Webinar Date

29 Apr 2022, 10:00 am


Structural health monitoring (SHM) is a critical means of assessing the performance of aging civil infrastructure. Earlier studies used heavy dynamic shakers to assess the dynamics of structures, which are unwieldy and reliance has been shifted to ambient vibration of structures to extract dynamic features. This study introduces a “virtual shaker” concept that effectively replaces the physical shaker and provides all the desired features for SHM. Examples are provided along with an App that facilitates the use of this concept to identify dynamic features. A traditional structural health monitoring (SHM) operation requires a wired system, which is often termed “hub and spoke” because the sensors are located throughout the structure and then wired to a central data acquisition server. To avoid issues associated with long cables, a unique prototype system in SHM, SmartSync, an “IoT”, with “edge computing,” which utilizes the building's existing Internet backbone as a system of “virtual” instrumentation cables and limited computations at the sensor location has been developed. Since the system is modular and largely “plug-and-play”, the units can be rapidly deployed at any location with access to power and an Internet connection and has been implemented in the Burj Khalifa, the tallest building in the world. For rural footbridges remotely located, the citizen sensing approach has been used to monitor their response in storms and to identify their dynamic feature. An example from Nicaragua will be presented. In an age of unprecedented sensing technology that allows for greater volumes of climate and infrastructure-related data to be collected and analyzed places a new demand. This proliferation of data has led to building data-driven models to better assess our infrastructure and implement solutions oriented towards sustainability and resiliency. The seminar will address new developments in system identification involving non-stationary observations and their real-time monitoring. Machine learning is becoming ubiquitous in this context and is enabling data-to-model and automated feature extraction from SHM observations. The use of various machine learning schemes embedded with Hilbert, Wavelet and Shapelet transforms will be presented with examples from Burj Khalifa, Sutong Yangtze River Bridge and the European Union’s surface wind monitoring in the Port of Genoa, Italy.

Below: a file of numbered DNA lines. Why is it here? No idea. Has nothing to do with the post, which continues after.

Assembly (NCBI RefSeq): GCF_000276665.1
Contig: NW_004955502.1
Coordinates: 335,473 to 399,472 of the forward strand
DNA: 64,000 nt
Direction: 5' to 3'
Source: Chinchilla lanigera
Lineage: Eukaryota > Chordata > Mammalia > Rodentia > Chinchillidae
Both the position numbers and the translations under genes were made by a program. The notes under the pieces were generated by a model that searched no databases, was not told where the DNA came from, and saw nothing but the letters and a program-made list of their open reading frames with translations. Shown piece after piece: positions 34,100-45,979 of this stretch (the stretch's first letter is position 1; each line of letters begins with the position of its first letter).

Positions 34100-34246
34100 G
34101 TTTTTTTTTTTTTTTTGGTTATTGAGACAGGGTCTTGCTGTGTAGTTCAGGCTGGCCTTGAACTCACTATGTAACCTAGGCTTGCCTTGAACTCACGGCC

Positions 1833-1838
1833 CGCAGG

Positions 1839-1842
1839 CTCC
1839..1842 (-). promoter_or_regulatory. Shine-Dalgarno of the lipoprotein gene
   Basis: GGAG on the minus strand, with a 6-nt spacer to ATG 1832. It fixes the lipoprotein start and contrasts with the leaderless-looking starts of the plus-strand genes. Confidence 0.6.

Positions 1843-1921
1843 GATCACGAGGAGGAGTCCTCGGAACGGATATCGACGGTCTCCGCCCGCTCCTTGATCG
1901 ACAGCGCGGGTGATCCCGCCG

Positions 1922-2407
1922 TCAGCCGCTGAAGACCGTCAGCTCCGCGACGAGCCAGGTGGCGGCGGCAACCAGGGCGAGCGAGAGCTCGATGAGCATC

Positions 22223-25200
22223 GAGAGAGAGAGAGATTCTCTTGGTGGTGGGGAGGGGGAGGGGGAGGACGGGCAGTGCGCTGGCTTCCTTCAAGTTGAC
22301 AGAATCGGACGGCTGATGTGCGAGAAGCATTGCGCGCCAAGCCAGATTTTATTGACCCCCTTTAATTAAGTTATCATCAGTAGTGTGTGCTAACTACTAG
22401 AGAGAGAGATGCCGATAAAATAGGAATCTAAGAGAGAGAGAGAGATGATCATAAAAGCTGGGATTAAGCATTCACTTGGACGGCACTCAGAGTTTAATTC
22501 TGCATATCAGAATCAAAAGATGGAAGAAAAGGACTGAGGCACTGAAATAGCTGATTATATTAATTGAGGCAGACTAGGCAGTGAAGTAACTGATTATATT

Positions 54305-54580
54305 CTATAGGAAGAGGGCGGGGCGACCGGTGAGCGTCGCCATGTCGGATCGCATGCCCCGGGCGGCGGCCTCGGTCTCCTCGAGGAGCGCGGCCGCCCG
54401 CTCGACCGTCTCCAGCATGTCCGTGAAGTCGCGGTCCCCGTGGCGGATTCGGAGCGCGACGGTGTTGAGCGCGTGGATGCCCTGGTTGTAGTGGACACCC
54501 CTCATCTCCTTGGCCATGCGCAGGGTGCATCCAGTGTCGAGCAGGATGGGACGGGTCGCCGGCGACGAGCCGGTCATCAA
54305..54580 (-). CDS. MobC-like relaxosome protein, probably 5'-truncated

Ahsan Kareem is the Robert M. Moran Professor of Engineering and the Director of the NatHaz Modeling Laboratory at the University of Notre Dame. His work focuses on probabilistic characterization and formulation of dynamic load effects due to wind, waves and earthquakes on tall buildings, long-span bridges, offshore structures and other structures, via fundamental experimental, laboratory and full-scale measurements utilizing cyber and cyber-physical infrastructures, for their safety assessment and mitigation measure.

He is elected President of the International Association for Wind Engineering (IAWE). He has been awarded numerous honors, including the inaugural Presidential Young Investigator Award from the White House. A recipient of ASCE’s: Theodore von Karman Medal, Nathan Newmark Medal, Masanobu Shinozuka Medal, James Croes Medal, Earnest Howard Medal, Robert H. Scanlan Medal and Jack E. Cermak Medal and State-of-the-Art Award, inducted to the Offshore Technology Conference Hall of Fame and Distinguished Member of ASCE; Alan G. Davenport Medal of IAWE; Distinguished Research Award of IASSAR (Int’l Assoc. for Structural. Safety and Reliability); delivered 2013 Scruton Lecturer at the Institute of Civil Engineers, London. He has been appointed Honorary Professor at several universities overseas including Tsinghua and Tongji in PROC. He serves on the Editorial Board of several international journals and has recently co-authored three books. He is an elected member of the US National Academy of Engineering and a foreign member of the Indian, Chinese and Japanese Academies of Engineering.


Civil, Architectural and Environmental Engineering

Research Center/Lab(s)

Center for Intelligent Infrastructure

Document Type


Document Version

Final Version

File Type





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